One memorable speaker, Adam Arvidsson, from the University of Milan, gave a more critical point of view with his speech, Does the Sharing Economy Exist? and in fact where is it in a country like Italy that gets everything so late. His main theme was the simple question, "If you have a spare room in your house, why would you rent it to a stranger?" It's not because you want to meet new people or share culture; it's because your actual job doesn't provide you with the means to live so you must earn extra money to supplement your income, and that is the purpose of the sharing economy, to fill in the gaps of a failing economy, which contributes to individual precarity, since there are no unions within these sharing platforms to speak of. Coincidentally, the Digital Labor conference that took place in New York a few days after Sharitaly, goes much deeper into these conflicts.
The SharItaly crew put on an impressive event
Overall the conference shed light on many of the uncertainties of the sharing economy in Italy and how more public understanding is needed in order to shape it into something beneficial for everyone.
It's clear that the sharing economy can monetize latent resources, but it's not a given that it creates solidarity among users (TaskRabbit, for example, prohibits taskers from talking to one another, a practice that could be considered unconstitutional in Italy).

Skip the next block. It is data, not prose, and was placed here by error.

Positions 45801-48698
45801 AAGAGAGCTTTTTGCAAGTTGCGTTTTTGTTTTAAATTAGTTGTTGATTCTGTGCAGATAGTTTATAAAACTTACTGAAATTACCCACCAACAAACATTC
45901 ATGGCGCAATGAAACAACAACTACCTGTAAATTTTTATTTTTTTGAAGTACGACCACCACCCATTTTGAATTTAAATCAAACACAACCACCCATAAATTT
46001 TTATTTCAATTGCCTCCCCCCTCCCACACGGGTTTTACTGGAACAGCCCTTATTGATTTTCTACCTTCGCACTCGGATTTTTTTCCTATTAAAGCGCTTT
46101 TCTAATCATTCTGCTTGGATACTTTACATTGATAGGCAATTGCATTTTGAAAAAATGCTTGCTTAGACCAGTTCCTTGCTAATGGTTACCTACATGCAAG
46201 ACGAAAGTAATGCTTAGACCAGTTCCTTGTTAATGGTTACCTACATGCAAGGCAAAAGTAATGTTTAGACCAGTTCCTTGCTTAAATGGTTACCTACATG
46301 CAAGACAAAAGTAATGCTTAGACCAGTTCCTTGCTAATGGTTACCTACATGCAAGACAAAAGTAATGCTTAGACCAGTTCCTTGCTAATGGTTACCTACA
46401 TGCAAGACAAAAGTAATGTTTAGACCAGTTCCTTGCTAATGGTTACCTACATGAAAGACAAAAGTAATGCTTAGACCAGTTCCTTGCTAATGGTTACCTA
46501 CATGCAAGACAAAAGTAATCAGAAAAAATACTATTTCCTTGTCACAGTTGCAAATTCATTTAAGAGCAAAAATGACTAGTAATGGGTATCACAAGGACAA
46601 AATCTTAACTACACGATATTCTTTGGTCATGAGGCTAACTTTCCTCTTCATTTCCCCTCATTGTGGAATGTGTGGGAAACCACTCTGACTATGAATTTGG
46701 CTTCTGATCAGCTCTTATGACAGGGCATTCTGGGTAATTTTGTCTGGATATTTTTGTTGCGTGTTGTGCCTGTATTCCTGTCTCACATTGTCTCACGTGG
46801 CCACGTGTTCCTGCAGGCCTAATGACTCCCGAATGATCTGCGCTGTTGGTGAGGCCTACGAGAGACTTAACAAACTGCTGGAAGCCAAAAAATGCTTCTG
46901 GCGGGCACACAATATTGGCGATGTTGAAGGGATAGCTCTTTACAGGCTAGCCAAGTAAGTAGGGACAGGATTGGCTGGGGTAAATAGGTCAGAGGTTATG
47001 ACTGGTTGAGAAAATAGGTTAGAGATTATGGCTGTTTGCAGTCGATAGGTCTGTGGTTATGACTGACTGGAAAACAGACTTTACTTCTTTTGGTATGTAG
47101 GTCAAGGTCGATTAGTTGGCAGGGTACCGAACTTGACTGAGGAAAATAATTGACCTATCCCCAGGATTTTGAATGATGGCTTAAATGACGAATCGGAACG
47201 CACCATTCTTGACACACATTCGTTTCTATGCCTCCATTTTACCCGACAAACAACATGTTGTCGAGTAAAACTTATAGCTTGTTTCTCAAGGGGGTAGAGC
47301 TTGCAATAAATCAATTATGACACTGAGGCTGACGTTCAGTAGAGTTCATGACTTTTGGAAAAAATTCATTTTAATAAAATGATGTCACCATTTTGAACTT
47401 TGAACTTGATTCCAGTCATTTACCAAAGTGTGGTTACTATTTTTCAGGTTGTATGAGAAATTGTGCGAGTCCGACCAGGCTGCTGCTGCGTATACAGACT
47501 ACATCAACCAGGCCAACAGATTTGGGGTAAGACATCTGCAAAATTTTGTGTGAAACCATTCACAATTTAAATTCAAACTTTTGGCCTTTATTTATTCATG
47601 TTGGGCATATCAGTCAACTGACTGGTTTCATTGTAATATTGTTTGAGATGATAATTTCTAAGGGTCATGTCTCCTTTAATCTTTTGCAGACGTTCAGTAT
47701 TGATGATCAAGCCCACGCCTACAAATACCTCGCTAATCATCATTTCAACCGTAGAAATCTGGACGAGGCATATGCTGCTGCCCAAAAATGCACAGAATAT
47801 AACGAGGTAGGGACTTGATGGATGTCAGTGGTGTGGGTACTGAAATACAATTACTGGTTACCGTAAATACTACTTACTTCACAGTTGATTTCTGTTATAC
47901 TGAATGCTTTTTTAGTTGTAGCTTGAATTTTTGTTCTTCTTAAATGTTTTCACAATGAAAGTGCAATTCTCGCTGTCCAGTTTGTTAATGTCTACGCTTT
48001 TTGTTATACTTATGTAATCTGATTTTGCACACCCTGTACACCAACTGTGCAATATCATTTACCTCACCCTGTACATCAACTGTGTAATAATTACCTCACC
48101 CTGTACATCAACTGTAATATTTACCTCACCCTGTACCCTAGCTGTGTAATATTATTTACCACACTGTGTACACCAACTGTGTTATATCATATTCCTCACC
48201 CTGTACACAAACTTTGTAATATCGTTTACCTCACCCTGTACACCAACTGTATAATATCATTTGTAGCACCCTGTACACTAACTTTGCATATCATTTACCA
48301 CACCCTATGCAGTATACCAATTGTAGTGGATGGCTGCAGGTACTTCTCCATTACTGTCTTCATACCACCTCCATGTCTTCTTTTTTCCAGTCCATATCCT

Many of the developments in the sharing economy "set the global stage for emerging forms of digital labor, which become instrumental in efforts to drive down labor cost and get all the work without the worker" (Rivera 2008). These developments could be contrary to what workers' movements in Italy have striven for; a movement which has arguably resulted in a thriving coopertive economy. So the question remains as to what extent the new technologies will enable workers with secure livelihoods or allow colossal companies to "Divide et Impera" (Latin: Divide and Conquer).
But things move very slowly in Italy, and sometimes it’s for a good reason. For example, Italy’s heavily regulated mortgage market, albeit small, was barely affected by the global crisis of 2008, partially because they didn’t jump on the bandwagon of deregulation like so many other countries. There’s a famous phrase in Italy, “Chi va piano va sano e va lontano" which means who goes slowly, goes safely and goes far. Maybe it’s the sharing economy that has to catch up to Italy and not the other way around.